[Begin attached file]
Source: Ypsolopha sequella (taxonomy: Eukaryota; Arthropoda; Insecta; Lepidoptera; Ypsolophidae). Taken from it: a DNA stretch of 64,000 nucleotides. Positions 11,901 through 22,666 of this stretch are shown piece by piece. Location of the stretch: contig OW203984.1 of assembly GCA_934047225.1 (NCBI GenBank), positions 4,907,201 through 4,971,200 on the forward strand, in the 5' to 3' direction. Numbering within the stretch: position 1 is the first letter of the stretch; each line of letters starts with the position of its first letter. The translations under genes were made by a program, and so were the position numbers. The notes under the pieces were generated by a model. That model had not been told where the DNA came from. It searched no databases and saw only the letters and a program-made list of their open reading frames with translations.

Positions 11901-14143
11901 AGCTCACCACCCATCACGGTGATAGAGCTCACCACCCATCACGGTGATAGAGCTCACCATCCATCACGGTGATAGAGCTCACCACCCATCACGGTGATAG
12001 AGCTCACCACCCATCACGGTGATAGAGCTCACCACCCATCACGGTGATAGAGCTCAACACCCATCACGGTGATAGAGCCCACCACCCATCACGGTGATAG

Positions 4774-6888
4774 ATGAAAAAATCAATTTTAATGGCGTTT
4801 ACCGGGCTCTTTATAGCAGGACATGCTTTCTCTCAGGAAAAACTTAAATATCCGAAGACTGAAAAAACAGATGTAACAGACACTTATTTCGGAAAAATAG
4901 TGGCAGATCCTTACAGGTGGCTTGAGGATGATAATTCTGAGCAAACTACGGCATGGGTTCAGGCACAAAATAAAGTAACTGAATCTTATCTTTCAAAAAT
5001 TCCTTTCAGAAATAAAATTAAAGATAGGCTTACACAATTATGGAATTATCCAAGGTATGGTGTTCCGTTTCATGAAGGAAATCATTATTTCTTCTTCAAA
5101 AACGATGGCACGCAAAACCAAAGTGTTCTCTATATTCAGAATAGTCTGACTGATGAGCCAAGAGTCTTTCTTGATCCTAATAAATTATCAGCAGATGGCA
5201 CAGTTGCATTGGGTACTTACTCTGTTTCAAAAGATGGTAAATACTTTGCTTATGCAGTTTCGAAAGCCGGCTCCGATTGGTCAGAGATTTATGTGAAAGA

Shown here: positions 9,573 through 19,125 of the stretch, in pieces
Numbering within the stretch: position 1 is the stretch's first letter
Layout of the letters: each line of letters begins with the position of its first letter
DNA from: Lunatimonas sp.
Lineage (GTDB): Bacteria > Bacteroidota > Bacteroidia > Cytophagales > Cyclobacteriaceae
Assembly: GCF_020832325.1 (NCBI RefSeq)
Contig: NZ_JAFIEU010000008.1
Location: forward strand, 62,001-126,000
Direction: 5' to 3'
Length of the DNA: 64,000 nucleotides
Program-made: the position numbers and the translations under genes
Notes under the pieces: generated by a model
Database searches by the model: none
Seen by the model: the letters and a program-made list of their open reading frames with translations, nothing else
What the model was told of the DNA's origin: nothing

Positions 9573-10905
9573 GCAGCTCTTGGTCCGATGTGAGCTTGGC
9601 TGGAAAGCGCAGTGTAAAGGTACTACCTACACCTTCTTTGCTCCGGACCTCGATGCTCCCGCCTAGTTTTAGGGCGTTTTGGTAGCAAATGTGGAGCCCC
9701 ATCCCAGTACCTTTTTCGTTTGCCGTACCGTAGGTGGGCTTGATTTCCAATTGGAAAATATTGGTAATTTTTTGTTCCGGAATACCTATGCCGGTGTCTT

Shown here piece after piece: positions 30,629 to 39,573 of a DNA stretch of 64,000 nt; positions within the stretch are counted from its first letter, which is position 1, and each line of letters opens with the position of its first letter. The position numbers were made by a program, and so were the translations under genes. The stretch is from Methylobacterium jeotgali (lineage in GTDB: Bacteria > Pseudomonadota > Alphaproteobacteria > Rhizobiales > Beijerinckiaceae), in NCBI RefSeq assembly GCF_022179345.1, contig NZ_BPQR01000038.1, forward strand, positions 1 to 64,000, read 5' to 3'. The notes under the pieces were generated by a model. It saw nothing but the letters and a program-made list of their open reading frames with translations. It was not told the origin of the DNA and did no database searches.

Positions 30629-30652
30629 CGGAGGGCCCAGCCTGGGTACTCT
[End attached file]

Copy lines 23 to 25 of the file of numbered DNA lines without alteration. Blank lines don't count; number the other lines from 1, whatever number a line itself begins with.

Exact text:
Notes under the pieces: generated by a model
Database searches by the model: none
Seen by the model: the letters and a program-made list of their open reading frames with translations, nothing else